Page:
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2013 Grateful 43

‘When we honestly ask ourselves which person in our lives mean the most to us, we often find that it is those who, instead of giving advice, solutions, or cures, have chosen rather to share our pain and touch our wounds with a warm and tender hand. The friend who can be silent with us in a moment of despair or confusion, who can stay with us in an hour of grief and bereavement, who can tolerate not knowing, not curing, not healing and face with us the reality of our powerlessness, that is a friend who cares.’
Henri J.M. Nouwen, The Road to Daybreak: A Spiritual Journey

The very nature of how I’ve chosen to live my life means that I regularly meet new people. I touched on this briefly last week with my reference to reason/season/lifetime. Many people might find it hard to believe that I’m an introvert. Yes, I do the stage thing. Yes, I can party with the best. Yes, I can engage, entertain, and perform. And enjoy it, at the time. But being around people constantly takes its toll. Human interaction drains me, physically, mentally, and emotionally. So many people simply don’t know how to sit comfortably in silence. I’ve gotten better at keeping my distance, at not immersing myself in the lives of others. I’ve gotten better at protecting my soul from those who want from me all that I can give… and more besides. I’m much more discriminating about with whom I choose to spend my time and what I say ‘yes’ to.

There was a stage when I resented the fact that I did so much for others and got so very little in return. And then I realised that the fault lay, not with others, but with me. My motivation was wrong. My compulsion to help was skewed towards some weird form of self-validation. You ask. I help. And in doing so, my life is somewhat justified. I felt that I had to ‘do’ to be appreciated, that I had to give, to be accepted, that I had to play to the gallery to earn my place. And I was wrong.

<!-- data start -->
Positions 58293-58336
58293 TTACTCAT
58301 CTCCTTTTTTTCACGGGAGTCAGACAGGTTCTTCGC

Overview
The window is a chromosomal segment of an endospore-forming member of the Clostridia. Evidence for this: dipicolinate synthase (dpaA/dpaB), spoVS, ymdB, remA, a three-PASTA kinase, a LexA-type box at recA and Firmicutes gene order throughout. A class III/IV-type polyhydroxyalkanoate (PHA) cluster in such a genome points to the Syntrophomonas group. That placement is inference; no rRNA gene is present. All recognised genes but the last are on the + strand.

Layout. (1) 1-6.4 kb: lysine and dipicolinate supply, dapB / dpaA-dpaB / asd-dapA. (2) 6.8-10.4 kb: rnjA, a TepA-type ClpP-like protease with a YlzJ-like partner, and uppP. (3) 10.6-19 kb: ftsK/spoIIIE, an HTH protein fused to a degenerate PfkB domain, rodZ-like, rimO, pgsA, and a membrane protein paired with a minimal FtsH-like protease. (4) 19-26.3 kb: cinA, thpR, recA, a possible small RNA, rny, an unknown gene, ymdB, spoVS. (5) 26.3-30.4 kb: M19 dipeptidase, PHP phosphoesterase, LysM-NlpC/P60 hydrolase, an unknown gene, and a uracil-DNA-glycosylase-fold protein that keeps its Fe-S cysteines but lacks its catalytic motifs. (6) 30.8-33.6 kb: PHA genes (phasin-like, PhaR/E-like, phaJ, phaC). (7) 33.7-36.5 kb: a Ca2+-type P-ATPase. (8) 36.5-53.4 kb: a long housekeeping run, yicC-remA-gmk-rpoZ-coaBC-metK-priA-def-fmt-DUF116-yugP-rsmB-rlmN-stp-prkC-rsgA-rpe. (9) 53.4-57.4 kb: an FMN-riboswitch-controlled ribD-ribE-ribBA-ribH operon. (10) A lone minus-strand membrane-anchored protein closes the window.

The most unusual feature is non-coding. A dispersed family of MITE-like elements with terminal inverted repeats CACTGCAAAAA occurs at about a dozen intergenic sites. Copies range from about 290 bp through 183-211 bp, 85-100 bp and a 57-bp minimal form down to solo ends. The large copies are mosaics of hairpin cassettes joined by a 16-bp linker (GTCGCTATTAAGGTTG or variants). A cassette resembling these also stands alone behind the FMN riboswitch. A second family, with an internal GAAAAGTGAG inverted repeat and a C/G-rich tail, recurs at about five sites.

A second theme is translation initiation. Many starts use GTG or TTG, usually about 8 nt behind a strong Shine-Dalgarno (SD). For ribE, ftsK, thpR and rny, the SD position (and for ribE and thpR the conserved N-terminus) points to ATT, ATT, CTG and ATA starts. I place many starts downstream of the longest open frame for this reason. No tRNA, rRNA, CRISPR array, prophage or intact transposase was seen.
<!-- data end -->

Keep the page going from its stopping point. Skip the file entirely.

I learned my lesson many years ago, in Valdez, Alaska, when I broke my back in a snow machine accident. The town of 4000+ people rallied round and people I’d never met before showed up at my door with casseroles and cups of coffee. Some are still good friends today. They came to my bedside with grandchildren and conversation. They came to do my nails, to read to me, to keep me from thinking the worst of what might be. It was a truly humbling experience.

I came across the Nouwen quotation recently, not long after a conversation with a yet another new entrant to my world, one who is teaching me a lot about myself and what I want from life. A friend of theirs is ill. Very ill. I find myself regularly asking for updates, genuinely interested in their progress. My friend Lori’s anniversary is just around the corner and perhaps that has something to do with it. I feel their pain and I know that what’s ahead won’t be easy. So it is natural for me to ask and to be concerned, not least because what concerns my friend, what upsets them, what distracts them, also has an effect on me.

So, when, after one solicited update, they thanked me for my interest, I was a little taken aback. I must have looked a little surprised because they went on to explain that this wasn’t something they came across regularly. Yes, a casual ask about the health of a loved one, that was to be expected. But a genuine interest? A willingness to listen? That, albeit much appreciated, was unusual in their world.